This online television show came to my attention back in March but I totally forgot to blog about it. The show is centered around a polyamorous triad (three people; in this case two men both in a relationship with the same women).
The show is made by Seattle filmmaker Terisa Greenan who posts the short webisodes on her YouTube page.
Watch The First Episode:
According to the Polyamory Society, polyamory is defined as:
Polyamory is the non-possessive, honest, responsible and ethical philosophy and practice of loving multiple people simultaneously. Polyamory emphasizes consciously choosing how many partners one wishes to be involved with rather than accepting social norms which dictate loving only one person at a time. Polyamory is an umbrella term which integrates traditional mutipartner relationship terms with more evolved egalitarian terms.
Polyamory is from the root words Poly meaning many and Amour meaning love hence “many loves” or Polyamory. Of course, love itself is a rather ambiguous term, but most polys seem to define it as a serious, intimate, romantic, or less stable, affectionate bond which a person has with another person or group of persons. This bond usually, though not necessarily always, involves sex. Other terms often used as synonyms for polyamory are responsible, ethical or intentional non-monogamy.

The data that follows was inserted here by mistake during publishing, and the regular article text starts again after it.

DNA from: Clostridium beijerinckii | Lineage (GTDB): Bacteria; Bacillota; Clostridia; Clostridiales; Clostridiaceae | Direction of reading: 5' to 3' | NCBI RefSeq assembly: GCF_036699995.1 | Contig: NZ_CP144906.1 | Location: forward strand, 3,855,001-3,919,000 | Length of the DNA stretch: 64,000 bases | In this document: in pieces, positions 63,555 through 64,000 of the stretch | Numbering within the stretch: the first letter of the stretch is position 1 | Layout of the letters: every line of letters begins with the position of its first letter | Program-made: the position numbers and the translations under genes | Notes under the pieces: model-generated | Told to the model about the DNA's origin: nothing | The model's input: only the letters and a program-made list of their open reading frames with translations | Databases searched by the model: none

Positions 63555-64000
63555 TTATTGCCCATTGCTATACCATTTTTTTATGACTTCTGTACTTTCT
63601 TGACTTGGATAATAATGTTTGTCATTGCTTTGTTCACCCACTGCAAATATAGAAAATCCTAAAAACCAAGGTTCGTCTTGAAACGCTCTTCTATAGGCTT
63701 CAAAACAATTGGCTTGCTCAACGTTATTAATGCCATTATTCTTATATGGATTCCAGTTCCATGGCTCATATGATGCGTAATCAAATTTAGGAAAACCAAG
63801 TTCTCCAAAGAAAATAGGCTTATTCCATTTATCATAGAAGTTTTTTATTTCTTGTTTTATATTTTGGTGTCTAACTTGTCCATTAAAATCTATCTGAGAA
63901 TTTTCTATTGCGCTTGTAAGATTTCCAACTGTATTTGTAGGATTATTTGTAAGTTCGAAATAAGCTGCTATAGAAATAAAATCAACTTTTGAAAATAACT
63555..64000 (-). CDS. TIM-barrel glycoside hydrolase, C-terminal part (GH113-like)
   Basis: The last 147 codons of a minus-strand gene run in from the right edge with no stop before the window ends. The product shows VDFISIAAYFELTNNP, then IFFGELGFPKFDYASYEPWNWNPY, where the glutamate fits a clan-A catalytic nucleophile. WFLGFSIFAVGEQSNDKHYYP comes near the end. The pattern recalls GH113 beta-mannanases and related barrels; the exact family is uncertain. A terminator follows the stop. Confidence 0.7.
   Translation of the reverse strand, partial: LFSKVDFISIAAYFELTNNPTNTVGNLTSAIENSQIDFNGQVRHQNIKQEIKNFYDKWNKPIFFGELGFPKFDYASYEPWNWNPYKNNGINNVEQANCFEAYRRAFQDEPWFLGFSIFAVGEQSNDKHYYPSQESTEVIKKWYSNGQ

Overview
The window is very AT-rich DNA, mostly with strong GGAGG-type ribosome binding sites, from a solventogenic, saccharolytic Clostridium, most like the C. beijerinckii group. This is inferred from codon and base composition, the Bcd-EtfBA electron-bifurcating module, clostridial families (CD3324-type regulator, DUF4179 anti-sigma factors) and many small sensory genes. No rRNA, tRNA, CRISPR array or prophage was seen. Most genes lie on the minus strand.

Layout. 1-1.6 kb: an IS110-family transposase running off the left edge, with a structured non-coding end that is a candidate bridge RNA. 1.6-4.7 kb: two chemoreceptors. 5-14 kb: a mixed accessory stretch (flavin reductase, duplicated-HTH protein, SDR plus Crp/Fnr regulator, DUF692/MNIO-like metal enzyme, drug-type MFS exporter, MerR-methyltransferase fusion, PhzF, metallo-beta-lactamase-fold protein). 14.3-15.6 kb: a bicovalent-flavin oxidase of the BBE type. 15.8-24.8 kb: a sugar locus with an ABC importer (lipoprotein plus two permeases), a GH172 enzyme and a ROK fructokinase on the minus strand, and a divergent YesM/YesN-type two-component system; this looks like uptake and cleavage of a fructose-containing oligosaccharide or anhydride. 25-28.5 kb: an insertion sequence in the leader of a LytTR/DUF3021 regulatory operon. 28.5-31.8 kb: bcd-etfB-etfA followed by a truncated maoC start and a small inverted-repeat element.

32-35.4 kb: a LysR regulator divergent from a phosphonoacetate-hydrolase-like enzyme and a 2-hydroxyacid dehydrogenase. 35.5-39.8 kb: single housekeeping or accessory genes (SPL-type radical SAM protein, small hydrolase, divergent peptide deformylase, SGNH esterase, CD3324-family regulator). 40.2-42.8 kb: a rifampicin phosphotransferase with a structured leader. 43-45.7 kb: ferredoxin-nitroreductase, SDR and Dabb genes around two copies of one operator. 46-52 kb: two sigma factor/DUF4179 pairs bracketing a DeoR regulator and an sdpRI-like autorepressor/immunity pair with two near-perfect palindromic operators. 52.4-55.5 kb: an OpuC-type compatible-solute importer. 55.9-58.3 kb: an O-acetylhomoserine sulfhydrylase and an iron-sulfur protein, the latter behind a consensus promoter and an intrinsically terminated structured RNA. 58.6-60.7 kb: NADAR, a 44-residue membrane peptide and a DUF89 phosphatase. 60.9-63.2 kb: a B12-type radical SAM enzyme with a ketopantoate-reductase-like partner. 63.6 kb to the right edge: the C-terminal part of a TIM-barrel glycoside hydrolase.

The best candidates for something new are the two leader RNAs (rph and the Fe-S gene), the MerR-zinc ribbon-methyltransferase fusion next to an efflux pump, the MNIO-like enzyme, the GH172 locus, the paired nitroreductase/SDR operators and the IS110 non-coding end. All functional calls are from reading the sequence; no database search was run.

The Kinsey Institute’s Dr. Kenneth Haslam, even added “Family” to the polyamory collection he curates here. In the Seattle Times article by Mark Rahner, he’s quoted as saying, “”It occurred to me that nobody was recording polyamory history, because it seems to be catching on, getting into the mainstream now.”
I haven’t had a chance to check out Dr. Haslam’s collection yet but I definitely plan on doing so before I head out of Bloomington, as I find polyamory to be a very interesting facet of sexuality and relationships.
Rahner also quotes another polyamorist “Minx” who produces a weekly podcast out of Chicago (www.polyweekly.com) as saying, “These are funny as all hell to those of us who have lived poly for more than a week. What Terisa Greenan has done is to take all the poly fears, pitfalls and misconceptions and gently poke fun at them in a searingly entertaining way.”
The “Polyamory Weekly” podcast has run four years and gets about 2,000 downloads a month. The “Polyamory Weekly” blog also features book recommendations and interactive round table discussions about issues in polyamory such as trust, boundaries, and healthy communication.
Polyamory Reading List
There are a huge number of polyamory blogs out there as well as quite a few books on the subject. For more information check out the Polyamory Weekly’s book recommendations on Amazon.com.